INSIDE HIGHER ED -- Diversity Insider
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   April 2014
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Inside Higher Ed's Diversity Insider is a monthly news summary of key stories touching on diversity topics. To receive daily news updates from Inside Higher Ed, including our diversity coverage, sign up here.
THE STUDENT BODY

Meritocracy or Bias? -- Study finds that when white people are told of the success of Asian applicants, their commitment to basing admissions on grades and test scores drops.

Bridging the Gap -- College readiness initiative -- focused on leveraging programs and resources to drive college-going for all students -- was particularly successful with African-American and Latino students.

Residence Halls Get Religion -- Indicative of a larger trend, several faith-based dorms are opening on campuses, and not just private ones.

Gender, Jobs and G.P.A. -- Study links gender gap in high school grade-point average with students' intentions, as early as middle school, to go to college.

Going on Offense With Title IX -- Some male students accused of rape are suing colleges, saying they are the victims of sex discrimination. Experts doubt they will succeed, but cases could focus more attention on due process issues.

Ask, Do Tell -- Washington State's community colleges add voluntary questions about sexual orientation and gender identity to all student registration forms.

Childbirth Doesn't Count? -- Complaint says college violated Title IX by refusing to allow a student dealing with a high-risk pregnancy and delivery to miss some classes without penalty.

 

FACULTY AND ADMINISTRATION

Feminist Anti-MOOC -- Can education be free and online and yet reject some of the choices made by proponents of massive open online courses? A class about to debut aims to show what's possible.

Reversal at Dartmouth -- College's new president rescinds job offer to African bishop who faced criticism for his past statements about gay people.

The Sexual Politics of Scholarship -- Laura Wright considers the way the ideas of women -- in and out of the academy -- are judged.

If Men Do It ... -- Political scientists consider whether advances for women in the discipline will come from copying questionable male tactics or from changing the nature of values of the field.

FROM THE PUBLISHER

This month, a word from our editors on contributing to Inside Higher Ed.

Inside Higher Ed runs opinion pieces (called Views) every day -- on policy issues, culture, academic careers, and more. We welcome reader contributions and encourage you to propose ideas. There is no one tone or subject matter we look for. But on policy issues, we are very interested in timeliness, so pieces that can be turned around quickly will have the best chance of being accepted. Generally, think of our pieces as newspaper op-eds, not journal essays. That means no footnotes (although links are fine, and strongly encouraged).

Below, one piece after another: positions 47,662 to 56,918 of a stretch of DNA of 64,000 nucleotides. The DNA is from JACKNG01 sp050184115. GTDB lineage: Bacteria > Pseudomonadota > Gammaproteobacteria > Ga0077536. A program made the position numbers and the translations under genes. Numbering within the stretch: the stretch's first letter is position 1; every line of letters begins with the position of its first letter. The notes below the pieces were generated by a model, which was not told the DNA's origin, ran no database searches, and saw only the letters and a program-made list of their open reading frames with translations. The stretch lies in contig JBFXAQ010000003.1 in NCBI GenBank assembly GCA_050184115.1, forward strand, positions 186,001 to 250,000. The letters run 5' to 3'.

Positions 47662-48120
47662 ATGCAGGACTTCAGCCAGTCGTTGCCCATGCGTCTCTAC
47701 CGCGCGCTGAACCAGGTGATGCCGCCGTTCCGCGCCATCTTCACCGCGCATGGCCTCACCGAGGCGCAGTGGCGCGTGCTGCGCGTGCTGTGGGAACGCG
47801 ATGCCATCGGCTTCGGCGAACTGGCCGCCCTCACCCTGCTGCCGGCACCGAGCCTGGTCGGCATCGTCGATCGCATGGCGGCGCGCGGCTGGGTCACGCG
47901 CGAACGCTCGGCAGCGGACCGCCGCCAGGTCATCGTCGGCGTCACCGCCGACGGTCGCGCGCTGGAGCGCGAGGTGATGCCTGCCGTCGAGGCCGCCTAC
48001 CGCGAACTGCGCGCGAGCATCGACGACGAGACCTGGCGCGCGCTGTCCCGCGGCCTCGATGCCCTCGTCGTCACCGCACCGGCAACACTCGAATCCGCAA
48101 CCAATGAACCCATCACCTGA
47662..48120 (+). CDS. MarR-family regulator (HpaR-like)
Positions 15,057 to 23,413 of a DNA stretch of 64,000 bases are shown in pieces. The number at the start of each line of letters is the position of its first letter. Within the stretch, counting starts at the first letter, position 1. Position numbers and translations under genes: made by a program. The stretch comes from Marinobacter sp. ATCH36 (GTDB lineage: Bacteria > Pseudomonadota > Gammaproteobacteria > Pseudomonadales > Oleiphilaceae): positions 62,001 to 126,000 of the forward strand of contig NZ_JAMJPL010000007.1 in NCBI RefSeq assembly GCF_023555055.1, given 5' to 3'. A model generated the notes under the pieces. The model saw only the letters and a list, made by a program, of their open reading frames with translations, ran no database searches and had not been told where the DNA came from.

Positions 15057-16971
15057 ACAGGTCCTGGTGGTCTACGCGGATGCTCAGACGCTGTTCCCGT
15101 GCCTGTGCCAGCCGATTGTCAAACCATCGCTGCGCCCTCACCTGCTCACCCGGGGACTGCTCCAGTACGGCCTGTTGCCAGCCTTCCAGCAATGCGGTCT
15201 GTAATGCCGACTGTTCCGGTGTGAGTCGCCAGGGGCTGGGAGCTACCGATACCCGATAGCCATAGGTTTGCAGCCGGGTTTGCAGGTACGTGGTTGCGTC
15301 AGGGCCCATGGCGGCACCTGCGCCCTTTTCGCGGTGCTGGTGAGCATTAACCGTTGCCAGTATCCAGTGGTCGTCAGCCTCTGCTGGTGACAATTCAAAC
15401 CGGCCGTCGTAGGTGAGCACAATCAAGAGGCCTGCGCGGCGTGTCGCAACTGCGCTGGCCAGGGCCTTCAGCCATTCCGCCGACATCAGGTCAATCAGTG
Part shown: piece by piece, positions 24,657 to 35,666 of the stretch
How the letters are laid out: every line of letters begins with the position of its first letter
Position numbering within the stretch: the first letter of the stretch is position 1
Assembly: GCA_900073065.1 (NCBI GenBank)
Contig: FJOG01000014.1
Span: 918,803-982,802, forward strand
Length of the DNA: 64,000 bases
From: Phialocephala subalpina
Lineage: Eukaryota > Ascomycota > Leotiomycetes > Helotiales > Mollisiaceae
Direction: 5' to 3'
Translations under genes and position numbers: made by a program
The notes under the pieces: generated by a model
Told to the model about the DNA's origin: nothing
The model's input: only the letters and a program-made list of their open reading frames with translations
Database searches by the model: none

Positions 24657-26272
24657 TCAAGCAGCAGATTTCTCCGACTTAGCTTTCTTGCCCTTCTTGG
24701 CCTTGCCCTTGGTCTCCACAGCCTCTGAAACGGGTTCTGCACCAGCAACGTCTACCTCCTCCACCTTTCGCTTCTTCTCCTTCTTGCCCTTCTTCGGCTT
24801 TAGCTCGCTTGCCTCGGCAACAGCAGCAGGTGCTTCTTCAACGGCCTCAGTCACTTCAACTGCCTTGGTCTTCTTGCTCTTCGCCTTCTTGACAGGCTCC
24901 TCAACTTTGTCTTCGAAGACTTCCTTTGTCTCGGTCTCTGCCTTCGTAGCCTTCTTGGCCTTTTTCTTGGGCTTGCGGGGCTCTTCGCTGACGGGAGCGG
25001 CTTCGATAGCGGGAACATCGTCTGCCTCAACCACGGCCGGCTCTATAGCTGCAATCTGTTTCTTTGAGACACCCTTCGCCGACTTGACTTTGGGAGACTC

Our website is open to all views, so if you see a piece on one side of an issue, don't hesitate to propose something that takes the opposite stand -- in fact, the timing may be perfect for such a piece. And don't hold back on your views -- whatever they are. We love strongly argued pieces (and much prefer them to mushy "on the one hand, on the other hand" articles). Length can vary from 500 to 2,000 words, depending on the topic, with most pieces running between 800 and 1,200 words. Your best bet is to send a quick summary of your idea to editor@insidehighered.com before you write up a piece, so you can get feedback from the editors, but you are welcome to send in completed pieces as well.

Other tips/ideas:

  • If you are proposing a piece linked to an upcoming event, please reach out well in advance of that event or a particular date to discuss the idea and scheduling. When people wait until the last minute, we frequently have something else already scheduled.
  • Don't be afraid to submit even if you aren't a "big name" in academe. We're proud to publish many such big names, but we're equally proud to publish the opinions of people who may not be famous -- and we regularly get great submissions from grad students, adjuncts, entry-level administrators and others who aren't remotely famous -- but have great ideas.
  • Many pieces are based in part on ideas that come out of authors' experiences at individual colleges. And those experiences can be quite compelling. But we tend not to run pieces along the lines of "this is why my college is wonderful."
  • Write for a broad higher education audience. We want pieces about college finance to be sophisticated to those who work in finance, but understandable to professors, and pieces about research or curricular issues to be understandable to the CIO or CFO and cutting edge to faculty members.

We always welcome your questions and suggestions.

Scott Jaschik and Doug Lederman

 

 

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